A new report from Juniper Research spells out the five key categories of demand that are driving augmented reality (AR) from a fad to real business.

Beyond Pokemon Go, AR demand is erupting and Lenovo soon will introduce the first AR phone equipped with Google Tango technology.

Here are the AR content categories with the most potential, according to Juniper:

  • Games

There will, of course, be some cross-over between the games and entertainment categories, so Juniper defines a game AR app as: an experience that has set goals which are reached through interaction.

  • Search & Discovery

This category includes all consumer applications which can provide infotainment pertinent to, and derived from, the user’s location, including general search, travel, navigation, weather and news. In our Apps & Apps Stores report, location-based search, navigation and travel apps were considered part of the Lifestyle & Healthcare category.

  • Social Networking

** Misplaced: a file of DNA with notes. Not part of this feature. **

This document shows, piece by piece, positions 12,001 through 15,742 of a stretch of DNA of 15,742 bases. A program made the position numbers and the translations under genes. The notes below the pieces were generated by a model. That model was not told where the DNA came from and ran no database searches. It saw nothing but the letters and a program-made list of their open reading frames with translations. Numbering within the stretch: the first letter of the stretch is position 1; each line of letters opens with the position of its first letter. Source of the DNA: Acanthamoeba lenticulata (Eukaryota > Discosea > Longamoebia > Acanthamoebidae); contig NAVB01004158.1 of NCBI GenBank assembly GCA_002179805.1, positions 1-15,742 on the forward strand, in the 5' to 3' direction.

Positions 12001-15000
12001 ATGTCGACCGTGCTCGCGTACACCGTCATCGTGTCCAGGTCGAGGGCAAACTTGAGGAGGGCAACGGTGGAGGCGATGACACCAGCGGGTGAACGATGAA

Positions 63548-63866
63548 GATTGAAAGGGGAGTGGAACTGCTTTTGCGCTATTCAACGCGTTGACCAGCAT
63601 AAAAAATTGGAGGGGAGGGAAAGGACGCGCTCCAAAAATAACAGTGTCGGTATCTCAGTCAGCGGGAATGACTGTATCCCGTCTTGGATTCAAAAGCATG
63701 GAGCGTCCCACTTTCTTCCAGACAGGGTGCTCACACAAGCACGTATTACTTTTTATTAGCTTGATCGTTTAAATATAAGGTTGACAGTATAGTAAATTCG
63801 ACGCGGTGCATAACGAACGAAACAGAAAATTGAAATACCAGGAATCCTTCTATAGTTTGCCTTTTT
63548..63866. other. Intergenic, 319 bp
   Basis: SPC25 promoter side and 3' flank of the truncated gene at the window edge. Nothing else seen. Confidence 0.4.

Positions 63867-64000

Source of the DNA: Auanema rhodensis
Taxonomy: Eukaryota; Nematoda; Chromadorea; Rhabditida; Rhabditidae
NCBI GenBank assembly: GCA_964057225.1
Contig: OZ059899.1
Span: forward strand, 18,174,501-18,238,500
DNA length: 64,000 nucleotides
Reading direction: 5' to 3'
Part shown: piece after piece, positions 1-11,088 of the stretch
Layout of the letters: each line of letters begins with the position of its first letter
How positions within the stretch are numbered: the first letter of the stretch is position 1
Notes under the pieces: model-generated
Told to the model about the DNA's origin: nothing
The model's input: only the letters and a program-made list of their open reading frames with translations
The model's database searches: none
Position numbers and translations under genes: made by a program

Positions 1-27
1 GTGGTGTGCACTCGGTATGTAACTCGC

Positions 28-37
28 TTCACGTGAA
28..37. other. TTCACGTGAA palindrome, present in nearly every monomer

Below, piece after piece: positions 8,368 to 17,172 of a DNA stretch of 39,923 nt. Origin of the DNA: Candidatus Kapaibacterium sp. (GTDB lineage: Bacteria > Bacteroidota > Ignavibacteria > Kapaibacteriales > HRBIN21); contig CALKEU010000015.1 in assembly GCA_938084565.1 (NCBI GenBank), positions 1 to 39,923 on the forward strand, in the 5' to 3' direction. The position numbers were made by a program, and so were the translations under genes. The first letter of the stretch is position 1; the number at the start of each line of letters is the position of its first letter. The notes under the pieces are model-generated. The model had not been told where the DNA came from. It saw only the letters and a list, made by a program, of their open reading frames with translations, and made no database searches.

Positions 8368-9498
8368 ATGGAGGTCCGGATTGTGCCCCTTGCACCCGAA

This category includes all social networking apps downloaded to the device, of which there are currently a limited amount of iterations on the market. Juniper notes that these apps have the potential to become extremely widely used, as Facebook has managed with its non-AR app. Juniper believes those companies that already have large user bases would benefit the most from the introduction of AR content into their current offerings.

  • Multimedia & Entertainment

This category includes all applications which facilitate streamed media playing on the handset, including radio and TV players, and those which could be described as ‘general entertainment’, ranging from virtual musical instruments (drum kits, guitars, keyboards) to interactive screensavers.

  • Mobile Device Enterprises

The implementation of AR in the enterprise space will be driven by cost and time savings, rather than motivated by direct revenue for the end user. By creating these services for their customers, companies are able to add value to an existing service and enhance the user experience rather than create an entirely new service.